Top Tips You Need to Remember for an Effective Investigative Interview Process


Top Tips You Need to Remember for an Effective Investigative Interview Process

An investigative interview is no joke – it requires a lot of preparation, a great amount of attention, and a certain instinct that tells you where the important information is, and what data should be ignored. It could be a tremendously rewarding process, but it can also be very stressful and can test your resolve. The investigative process is a research project like no other.

Here’s the thing: the interview process is only as good as the person conducting it. It could be said (in all things) that practice makes perfect, but in the case of investigative interviews, the saying applies even more. Luckily, there are some things you can do to dramatically increase your chances of success. Here are the top tips you need to remember for an effective investigative interview process.


Do as much research as you can in order to get a full understanding of both the subject you are interviewing and how the person relates to the story. There are no shortcuts regarding research – it is, and will always be, an activity of digging, digging, digging. Those who don’t prepare risk looking like a fool – or worse, not getting anywhere.

Conducting questions

Once your research is complete, find out what you do not know yet – and write down what the purpose of the interview really is. What information do you want to know, concretely, and why is that information so important? Ask open-ended questions, such as “Tell me about…” and avoid leading questions, such as “Isn’t it true that….”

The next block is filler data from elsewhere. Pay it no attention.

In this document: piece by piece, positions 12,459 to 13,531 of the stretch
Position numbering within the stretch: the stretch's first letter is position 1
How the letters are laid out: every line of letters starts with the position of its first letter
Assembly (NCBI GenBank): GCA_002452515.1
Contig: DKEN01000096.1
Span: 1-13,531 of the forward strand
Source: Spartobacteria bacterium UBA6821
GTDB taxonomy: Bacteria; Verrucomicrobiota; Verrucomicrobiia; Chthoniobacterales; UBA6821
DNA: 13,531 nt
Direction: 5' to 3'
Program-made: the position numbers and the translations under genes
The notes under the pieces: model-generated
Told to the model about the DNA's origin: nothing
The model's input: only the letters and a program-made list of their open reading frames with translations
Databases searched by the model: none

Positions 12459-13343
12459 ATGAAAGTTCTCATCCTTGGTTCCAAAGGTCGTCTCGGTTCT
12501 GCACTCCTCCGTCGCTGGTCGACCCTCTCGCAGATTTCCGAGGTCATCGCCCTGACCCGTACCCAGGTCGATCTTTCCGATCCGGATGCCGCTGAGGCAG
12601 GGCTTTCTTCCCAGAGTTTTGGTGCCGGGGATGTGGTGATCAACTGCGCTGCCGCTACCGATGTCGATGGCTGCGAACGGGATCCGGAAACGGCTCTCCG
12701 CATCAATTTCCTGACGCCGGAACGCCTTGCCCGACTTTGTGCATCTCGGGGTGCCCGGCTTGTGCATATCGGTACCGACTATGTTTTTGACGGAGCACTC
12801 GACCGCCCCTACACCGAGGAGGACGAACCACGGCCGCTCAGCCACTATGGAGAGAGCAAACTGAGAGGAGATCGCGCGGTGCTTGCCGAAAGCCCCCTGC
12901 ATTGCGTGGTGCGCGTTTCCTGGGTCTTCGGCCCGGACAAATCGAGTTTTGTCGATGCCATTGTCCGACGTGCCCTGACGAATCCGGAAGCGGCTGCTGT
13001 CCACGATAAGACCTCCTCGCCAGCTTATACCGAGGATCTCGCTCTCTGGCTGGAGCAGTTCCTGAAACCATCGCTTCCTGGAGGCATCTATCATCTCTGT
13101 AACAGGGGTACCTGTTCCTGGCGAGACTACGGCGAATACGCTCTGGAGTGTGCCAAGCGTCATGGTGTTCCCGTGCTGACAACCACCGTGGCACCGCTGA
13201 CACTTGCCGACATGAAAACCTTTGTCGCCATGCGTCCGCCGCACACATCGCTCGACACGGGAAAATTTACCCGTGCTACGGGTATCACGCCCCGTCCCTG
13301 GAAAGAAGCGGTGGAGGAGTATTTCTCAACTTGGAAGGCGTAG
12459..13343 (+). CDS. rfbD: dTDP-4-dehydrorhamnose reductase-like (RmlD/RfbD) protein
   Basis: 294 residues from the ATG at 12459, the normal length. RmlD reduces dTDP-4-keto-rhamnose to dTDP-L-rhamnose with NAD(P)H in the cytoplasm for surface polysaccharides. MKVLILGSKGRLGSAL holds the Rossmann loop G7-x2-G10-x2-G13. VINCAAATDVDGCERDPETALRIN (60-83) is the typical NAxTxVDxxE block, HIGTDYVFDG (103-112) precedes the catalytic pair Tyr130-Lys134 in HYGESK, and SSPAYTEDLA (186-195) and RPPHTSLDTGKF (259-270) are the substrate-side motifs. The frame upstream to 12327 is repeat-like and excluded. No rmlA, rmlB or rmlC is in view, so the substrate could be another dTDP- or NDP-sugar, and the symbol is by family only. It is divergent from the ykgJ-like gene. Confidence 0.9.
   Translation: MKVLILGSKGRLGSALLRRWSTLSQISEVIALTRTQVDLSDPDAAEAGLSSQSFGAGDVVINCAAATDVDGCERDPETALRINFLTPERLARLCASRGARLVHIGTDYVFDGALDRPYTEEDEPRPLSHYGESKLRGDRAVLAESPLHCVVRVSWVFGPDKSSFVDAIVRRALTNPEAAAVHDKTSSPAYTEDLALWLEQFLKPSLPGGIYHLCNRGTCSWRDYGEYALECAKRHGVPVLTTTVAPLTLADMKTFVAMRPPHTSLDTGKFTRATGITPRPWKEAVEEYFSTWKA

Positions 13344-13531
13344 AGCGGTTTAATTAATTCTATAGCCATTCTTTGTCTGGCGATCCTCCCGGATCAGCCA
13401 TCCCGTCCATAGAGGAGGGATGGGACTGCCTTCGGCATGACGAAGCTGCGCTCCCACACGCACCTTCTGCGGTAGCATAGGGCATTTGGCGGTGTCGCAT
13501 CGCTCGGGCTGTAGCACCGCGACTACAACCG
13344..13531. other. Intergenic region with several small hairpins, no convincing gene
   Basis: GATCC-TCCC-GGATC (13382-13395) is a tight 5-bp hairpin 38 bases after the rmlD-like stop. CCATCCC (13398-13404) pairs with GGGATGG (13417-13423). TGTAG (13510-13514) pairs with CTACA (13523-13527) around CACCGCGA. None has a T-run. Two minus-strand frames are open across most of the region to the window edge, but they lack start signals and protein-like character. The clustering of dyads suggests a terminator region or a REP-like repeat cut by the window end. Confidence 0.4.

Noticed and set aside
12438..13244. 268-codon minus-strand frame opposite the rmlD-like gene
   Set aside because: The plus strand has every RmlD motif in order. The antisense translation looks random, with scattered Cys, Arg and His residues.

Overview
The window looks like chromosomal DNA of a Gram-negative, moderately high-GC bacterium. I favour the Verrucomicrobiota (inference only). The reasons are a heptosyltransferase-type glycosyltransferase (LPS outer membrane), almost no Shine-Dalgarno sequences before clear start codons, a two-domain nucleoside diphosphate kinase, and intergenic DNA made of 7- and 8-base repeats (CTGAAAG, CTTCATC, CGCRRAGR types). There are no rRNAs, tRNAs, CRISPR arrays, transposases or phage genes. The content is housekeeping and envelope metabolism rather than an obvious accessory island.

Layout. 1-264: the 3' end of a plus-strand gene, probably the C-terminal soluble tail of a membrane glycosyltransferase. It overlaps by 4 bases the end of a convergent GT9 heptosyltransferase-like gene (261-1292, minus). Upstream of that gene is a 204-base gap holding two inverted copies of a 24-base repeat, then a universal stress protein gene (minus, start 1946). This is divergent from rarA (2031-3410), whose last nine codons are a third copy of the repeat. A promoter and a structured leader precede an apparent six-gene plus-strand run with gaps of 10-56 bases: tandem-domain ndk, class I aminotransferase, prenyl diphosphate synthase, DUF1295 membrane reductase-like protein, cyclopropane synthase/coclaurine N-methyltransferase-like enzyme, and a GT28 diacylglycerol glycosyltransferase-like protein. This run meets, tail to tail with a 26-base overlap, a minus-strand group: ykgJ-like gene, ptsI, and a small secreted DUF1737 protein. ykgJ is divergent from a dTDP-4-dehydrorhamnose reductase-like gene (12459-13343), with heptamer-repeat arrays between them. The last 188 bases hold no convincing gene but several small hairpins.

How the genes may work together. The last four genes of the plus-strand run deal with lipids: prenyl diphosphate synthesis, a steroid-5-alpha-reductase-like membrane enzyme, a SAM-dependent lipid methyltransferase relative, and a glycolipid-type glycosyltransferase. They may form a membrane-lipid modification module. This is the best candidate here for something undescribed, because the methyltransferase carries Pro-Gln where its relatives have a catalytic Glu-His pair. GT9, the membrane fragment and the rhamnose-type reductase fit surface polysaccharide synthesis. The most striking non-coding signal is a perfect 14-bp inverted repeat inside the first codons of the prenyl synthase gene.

Maintain objectivity

It’s important that you don’t get personally involved in the story – or at least, that you maintain your objectivity, even if the answers to the questions are important for you personally. It’s easier said than done, but it’s very important if you want to discover the truth and keep the interviewee at ease.

Develop your story

Make sure your questions have a certain direction. Make sure the questions have a purpose. You’re writing a story. You’re composing a truthful tale.

Can you summarise?

Imagine you have to go to court and explain it to the judge. Can you tell the story in one paragraph without being afraid of unanswered questions? To help you, have the entire interview recorded, and then transcribed. Legal transcription services exist for this purpose. With proper legal transcription, you will be more confident about the facts.

Remember that the whole process is not quite as cut-out as it appears to be; there may be times when you have to go back and interrupt the line of questioning if you feel you don’t have enough information. Similarly, you may want to halt the interview if you feel yourself losing objectivity. It’s a process – but it’s a process that progresses much more quickly if you follow some basic rules. It’s a matter of gaining knowledge – of getting to the truth, after all.